Meditation functions to transform our consciousness.
Virtually all human beings have what Zen masters call an “I, my, me” mind — that is, we center our entire life around self-interest and self-concern.
When we correctly practice meditation, this self-centered mind begins to change. We begin to orient our life toward acting in ways that are beneficial for everyone around us. This is a natural outcome of meditation — it’s not something we can “make” happen.
More concretely, meditation practice uncovers our inner resources of compassion and wisdom. As these two qualities emerge, we naturally act in beneficial ways. Our actions reduce suffering for those around us, and for ourselves. All this comes effortlessly from meditation.
The Japanese word “zen” simply means meditation. “Karma” refers to the ongoing action of cause and effect in our lives. And “nirvana” refers to the enlightened state I described earlier. When our mind is truly spacious, clear, and compassionate — that is nirvana.
All human beings have occasional glimpses into this nirvana-mind. But without sincere meditation, virtually no one can sustain nirvana-mind moment to moment in daily life. Good question! Hope this helps.
Zen meditation (zazen) has no purpose or goal. Zazen is a pure expression of being.
‘Zen’ is a Japanese word derived from the Chinese word ‘ch’an’, which was derived from the Sanskrit word ‘dhyana’, which is a name for a form of meditaion.
‘Karma’ and ‘nirvana’ are also Sanskrit words that are associated with Buddhism, and describe different types of illusions which are dispelled by practicing zazen.
Neither karma nor nivarna have anything really essential to do with meditation (zazen), although they are sometimes used as teaching tools by zen teachers and in Buddhism.
Done correctly, the meditative state is that of being the observer of the reactions which happen in one’s body, which includes one’s thinking, feeling, and sensing capabilities. Before starting meditation, the beginning person is identified with the reactions in one’s body and is not able to observe them. This results in responding to happenings out of one’s conditioned past, and without reflection of one’s thinking and feelings. It’s like one is responding in a robotic way, or running on auto-pilot not knowing why one is reacting the way one is. There is little capability to see clearly and choose wisely and not react out of emotional energy.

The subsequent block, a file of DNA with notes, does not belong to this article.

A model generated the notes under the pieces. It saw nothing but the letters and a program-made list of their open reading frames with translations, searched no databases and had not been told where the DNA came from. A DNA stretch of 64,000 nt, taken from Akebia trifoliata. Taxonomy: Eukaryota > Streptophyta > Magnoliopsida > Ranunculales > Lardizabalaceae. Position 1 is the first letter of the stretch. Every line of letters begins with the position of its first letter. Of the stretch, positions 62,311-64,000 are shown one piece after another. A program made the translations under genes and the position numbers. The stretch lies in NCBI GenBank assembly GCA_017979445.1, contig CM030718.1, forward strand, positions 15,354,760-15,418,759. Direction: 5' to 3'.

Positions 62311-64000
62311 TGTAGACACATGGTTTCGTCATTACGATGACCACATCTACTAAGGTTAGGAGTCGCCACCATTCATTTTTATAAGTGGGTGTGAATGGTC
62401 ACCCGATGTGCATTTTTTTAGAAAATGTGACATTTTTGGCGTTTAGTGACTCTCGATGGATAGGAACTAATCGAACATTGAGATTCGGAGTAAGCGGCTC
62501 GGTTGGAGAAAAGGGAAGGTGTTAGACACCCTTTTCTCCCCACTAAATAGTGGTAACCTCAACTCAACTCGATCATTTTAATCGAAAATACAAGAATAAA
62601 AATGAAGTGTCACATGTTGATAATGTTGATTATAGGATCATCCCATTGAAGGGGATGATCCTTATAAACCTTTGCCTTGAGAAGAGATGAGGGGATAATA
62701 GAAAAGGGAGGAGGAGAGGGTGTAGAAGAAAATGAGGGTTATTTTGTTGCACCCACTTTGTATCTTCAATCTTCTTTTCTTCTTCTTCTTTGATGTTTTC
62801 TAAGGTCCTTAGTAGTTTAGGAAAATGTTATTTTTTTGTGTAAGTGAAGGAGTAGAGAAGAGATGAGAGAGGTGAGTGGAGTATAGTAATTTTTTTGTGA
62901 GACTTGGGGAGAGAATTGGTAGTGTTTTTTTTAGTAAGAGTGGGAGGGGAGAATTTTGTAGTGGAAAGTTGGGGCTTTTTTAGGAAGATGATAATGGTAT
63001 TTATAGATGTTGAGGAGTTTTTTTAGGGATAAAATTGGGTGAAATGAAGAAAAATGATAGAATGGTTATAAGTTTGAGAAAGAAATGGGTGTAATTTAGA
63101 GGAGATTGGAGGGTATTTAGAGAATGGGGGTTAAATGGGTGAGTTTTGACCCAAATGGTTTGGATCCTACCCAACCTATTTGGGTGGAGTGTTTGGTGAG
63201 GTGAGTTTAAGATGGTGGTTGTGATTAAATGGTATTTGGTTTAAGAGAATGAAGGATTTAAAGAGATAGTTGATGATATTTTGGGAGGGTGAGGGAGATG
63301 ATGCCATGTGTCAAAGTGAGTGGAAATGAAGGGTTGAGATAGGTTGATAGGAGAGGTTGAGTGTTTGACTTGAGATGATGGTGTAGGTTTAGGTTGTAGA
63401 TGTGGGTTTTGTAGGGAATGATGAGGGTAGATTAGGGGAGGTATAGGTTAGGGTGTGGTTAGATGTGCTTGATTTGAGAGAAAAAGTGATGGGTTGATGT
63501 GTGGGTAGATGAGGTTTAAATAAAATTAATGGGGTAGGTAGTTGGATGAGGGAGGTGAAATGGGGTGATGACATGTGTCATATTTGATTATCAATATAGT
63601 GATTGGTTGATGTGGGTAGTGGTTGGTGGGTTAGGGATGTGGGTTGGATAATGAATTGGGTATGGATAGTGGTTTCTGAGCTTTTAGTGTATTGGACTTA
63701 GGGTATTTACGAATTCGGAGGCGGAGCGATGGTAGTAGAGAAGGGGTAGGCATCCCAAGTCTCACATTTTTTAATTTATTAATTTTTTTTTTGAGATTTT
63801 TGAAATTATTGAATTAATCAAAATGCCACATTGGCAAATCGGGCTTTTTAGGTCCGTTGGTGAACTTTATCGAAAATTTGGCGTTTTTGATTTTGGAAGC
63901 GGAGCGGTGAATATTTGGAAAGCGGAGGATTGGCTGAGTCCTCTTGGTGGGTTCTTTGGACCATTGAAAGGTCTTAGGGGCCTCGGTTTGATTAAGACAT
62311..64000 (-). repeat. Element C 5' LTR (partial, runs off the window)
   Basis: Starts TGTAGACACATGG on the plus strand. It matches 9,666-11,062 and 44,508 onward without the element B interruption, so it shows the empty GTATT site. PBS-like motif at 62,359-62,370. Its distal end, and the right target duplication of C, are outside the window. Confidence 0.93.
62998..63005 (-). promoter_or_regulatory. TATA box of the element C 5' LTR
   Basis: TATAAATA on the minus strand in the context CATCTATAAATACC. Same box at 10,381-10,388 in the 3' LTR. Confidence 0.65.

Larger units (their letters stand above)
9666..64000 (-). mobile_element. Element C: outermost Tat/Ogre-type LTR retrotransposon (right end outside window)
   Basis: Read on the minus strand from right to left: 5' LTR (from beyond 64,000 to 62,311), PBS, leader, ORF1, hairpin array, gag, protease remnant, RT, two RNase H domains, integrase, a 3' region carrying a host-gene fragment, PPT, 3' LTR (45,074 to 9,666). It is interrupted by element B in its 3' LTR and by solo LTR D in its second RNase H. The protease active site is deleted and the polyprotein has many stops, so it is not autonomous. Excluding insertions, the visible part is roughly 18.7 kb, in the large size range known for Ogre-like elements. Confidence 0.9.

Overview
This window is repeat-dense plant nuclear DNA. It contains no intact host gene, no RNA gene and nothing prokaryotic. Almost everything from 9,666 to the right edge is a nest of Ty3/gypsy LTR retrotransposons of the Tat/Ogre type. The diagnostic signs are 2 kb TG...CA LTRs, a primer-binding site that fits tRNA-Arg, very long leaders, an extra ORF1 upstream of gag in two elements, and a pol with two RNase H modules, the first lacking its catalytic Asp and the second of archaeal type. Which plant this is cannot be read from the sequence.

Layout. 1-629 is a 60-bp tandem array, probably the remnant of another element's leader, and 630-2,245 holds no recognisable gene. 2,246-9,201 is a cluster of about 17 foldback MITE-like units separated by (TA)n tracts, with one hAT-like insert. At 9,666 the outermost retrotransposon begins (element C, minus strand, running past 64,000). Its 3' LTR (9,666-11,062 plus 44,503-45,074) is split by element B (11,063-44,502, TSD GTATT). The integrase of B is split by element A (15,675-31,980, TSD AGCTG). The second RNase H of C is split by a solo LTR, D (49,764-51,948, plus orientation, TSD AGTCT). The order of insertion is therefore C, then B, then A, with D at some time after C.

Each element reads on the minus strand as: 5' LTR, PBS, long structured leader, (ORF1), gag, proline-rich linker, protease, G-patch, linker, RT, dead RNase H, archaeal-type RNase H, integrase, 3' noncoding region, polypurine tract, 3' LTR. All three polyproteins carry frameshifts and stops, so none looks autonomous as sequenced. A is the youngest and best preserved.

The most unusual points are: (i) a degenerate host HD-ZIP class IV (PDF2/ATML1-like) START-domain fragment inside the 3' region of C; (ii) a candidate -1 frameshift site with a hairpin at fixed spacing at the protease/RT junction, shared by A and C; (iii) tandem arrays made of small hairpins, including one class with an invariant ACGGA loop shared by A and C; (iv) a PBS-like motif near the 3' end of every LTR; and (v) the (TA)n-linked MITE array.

When you learn to enter the meditative state, then you become the observer of the reactions inside, allowing you the capability to question them, before just auto-pilot responding blindly to them. Practising meditation is the beginning of the real YOU starting to take control of your life, by gaining self-knowledge of your inner workings you start to become the active driver of your life. With continued daily practise, you continue to make gains in awareness and consciousness each time you do it. YOU will become more alert, more reflective, more creative, the real you starts to grow, you start to heal from diseases, your senses become more sensitve, you start getting insights, etc. You become more calm, less stressful, more balanced, serene, the more you do it.
In a meditative state you are being your true self. Not learning to meditate, is like walking around being blind to your true potential and all your life is spent walking around blindly in circles, being unknowingly chained to your conditioned past. It’s as if you are living in a dream world, just like when you dream at night.
Is it enough reasons to want to do it?